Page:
by Mark Gabrish Conlan • Copyright © 2009 by Mark Gabrish Conlan • All rights reserved
The movie I was watching this morning was A Kidnapping in the Family, one of Lifetime’s recyclings of a TV-movie originally made for ABC in 1996, at (or actually a little past) the controversy over ritual Satanic abuse of children and the craziness that led people to believe that certain women had volunteered as “breeders” for Satanic cults to generate children that the cult members could ritually abuse and then sacrifice. Supposedly based on a true story — though the melodramatics of David Birke’s script made it difficult to believe — A Kidnapping in the Family deals with the dysfunctional relationship between DeDe Cooper (Kate Jackson) and her 22-year-old daughter, Sarah Landers (Tracey Gold, whose curly blonde locks make her almost unbelievable as brunette Jackson’s daughter), who’s living at home following her divorce from Chris Landers (Matt Hill), a hot-looking but also rather dim blond who looks more like Sarah’s younger brother than her ex-husband.
During their teen marriage they produced a son, Kyle (Robert Bishop), whom DeDe and Sarah are fighting over — the film opens with Kyle’s fifth birthday party and Sarah brings him a present but DeDe brings him a better one and mom feels upstaged by grandma again! After a flaming argument in which DeDe lays down the as-long-as-you’re-under-my-roof-you’ll-live-by-my-rules law, Sarah decides to walk out then and there, finding a temporary place with her father and Alisa (Chilton Crane), the woman her dad married after he and DeDe broke up, getting a job at a video store and rebuilding her life. She also stops bar-hopping and builds a more-or-less serious relationship with computer programmer Jack Taylor (Jeff Yagher, whose shoulder-length hair makes it look like he was auditioning for a Jimmy Page biopic and got cast in this by mistake, but who’s still great fun to look at — both he and Matt Hill are considerably hotter than the guys who get cast in Lifetime’s own movies these days!), whom she agrees to marry mainly because Kyle needs a father and having a husband and a stable home life will make the courts look more kindly on her in her custody battle with her mom for Kyle.
In the meantime, Kyle has told a story about a devil sticking him with a hot poker, and as a result her mom comes to the conclusion that he’s being sexually abused by a Satanic cult; that Sarah is willingly handing over her kid to the cult and watching as the cult members abuse him; and that the reverend of the local church is the true head (the “Satanic avatar,” explains a loony-tunes cult “expert” who’s called in as a consultant by the police) of the cult and using his public identity as a man of God to cover up his real one as a man of the Devil. Fortunately, since Kyle is the only witness to any of this, Sarah is able to prove her innocence by sneaking back into her mom’s house (she still has the key!) and stealing the tapes on which DeDe was coaching Kyle on what to say to make the ritual abuse story stick and provide the “evidence” that she needs to take her grandson away from his mom permanently.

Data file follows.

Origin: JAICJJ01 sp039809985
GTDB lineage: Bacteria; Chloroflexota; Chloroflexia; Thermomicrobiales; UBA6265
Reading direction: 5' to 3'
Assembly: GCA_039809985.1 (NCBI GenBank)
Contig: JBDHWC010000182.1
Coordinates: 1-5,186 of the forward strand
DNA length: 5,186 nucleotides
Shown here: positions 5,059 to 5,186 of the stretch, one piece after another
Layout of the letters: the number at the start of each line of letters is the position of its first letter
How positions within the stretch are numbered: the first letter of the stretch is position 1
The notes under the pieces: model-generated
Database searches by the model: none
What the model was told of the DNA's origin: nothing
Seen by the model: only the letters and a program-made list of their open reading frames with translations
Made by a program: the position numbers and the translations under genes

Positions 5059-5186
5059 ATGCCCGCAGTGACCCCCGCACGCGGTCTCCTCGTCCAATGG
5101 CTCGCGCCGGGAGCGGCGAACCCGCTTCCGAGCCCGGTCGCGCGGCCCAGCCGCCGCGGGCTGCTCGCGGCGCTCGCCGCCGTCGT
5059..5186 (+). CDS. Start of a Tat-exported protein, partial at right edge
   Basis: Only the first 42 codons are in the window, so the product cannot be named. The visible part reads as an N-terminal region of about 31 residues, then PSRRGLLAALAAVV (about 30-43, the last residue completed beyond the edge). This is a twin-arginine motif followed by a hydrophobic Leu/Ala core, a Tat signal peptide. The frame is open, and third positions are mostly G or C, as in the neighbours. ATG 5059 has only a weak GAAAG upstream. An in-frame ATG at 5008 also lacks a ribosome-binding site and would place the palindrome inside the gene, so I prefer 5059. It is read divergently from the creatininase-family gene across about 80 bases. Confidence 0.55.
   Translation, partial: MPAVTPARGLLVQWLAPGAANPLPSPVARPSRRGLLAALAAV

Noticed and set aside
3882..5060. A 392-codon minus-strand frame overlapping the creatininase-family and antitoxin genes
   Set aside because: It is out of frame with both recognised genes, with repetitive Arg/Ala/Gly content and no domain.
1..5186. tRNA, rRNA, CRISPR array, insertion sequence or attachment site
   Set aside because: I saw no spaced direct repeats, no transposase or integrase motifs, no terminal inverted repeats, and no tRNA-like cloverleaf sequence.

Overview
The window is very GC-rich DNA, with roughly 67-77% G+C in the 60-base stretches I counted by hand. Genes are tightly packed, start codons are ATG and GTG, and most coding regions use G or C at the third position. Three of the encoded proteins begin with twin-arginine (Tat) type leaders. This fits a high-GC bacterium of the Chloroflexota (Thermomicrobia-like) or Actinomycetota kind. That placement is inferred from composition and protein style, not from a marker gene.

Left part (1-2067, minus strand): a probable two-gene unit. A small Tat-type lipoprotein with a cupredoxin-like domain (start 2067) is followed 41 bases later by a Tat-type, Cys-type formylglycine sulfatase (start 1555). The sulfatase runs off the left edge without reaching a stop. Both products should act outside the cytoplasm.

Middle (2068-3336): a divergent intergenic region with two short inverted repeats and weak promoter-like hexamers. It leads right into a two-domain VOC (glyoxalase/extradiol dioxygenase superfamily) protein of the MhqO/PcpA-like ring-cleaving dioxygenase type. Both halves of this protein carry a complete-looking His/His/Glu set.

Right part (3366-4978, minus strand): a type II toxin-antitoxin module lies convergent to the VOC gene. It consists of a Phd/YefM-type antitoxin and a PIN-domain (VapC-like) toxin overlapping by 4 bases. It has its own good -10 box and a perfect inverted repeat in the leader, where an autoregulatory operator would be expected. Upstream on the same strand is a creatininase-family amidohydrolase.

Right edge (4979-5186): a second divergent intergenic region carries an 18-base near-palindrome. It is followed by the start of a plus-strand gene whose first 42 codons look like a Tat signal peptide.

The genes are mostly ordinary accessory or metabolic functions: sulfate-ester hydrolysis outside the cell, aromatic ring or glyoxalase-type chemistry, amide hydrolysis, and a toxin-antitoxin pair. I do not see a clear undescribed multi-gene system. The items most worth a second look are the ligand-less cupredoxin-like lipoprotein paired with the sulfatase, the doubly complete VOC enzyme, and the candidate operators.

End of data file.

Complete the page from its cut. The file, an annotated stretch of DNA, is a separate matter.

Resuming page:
When Sarah gets the tapes, she plays them for the family court judge and gets her kid back, and then a year elapses — she’s now married to Taylor and pregnant with his biological child, but mom hasn’t given up and she hooks up with a representative from an organization called “Project Shepherd” that operates a nationwide underground railroad devoted to hiding kids from abusing parents. The rest of the movie consists of DeDe’s struggle — along with her daughter Josie (Sarah’s younger sister) — to keep Kyle hidden from Sarah, and Sarah’s efforts to find her despite the strain this puts on her marriage to Jack and her ability to parent her younger son (and, not surprisingly, at one point she blurts out that the only reason she married Jack was to provide Kyle a father — and she accuses Jack of not caring about Kyle because he’s not his biological son) — including the tabloid TV shows she goes on to try to keep the case before the public, leading to a final climax in a train station in Portland in which DeDe and Josie have both been arrested but they’ve turned over Kyle to a Project Shepherd representative and Sarah and the FBI agents investigating the kidnapping (under the post-Lindbergh laws from the early 1930’s that made kidnapping a federal crime if the victim was transported over state lines) have to find the man and the boy in the train station before they can disappear with Kyle forever, place him with a foster home, change his name and hide him permanently. Sarah leaps onto the train at the last moment and chases the balding middle-aged man who’s holding Kyle, alerting the police just in time before the train departs.
It’s a nice suspense ending, though a bit pat, and the film overall is entertaining despite the overwrought melodramatics of Birke’s script and Colin Bucksey’s direction. It helps that the acting is good; Tracey Gold makes Sarah’s transitions from irresponsible playgirl to committed mom to avenging lioness utterly convincing, and Kate Jackson (who always struck me as the best actress of the three original Charlie’s Angels stars — Jaclyn Smith always struck me as the best-looking one of the bunch but Jackson clearly had the acting chops) matches her in her descent from concerned parent to implacable revenge figure, utterly convinced of her own rectitude and determined to the last not to yield to Sarah’s entreaties to help her find Kyle (though Josie, less committed to the Cause, ultimately breaks down and gives Sarah the information that enables her to find her son at last). A Kidnapping in the Family is the sort of movie that has a strong enough story that even the overwrought melodramatics of the script and direction can’t take away from its basic strength.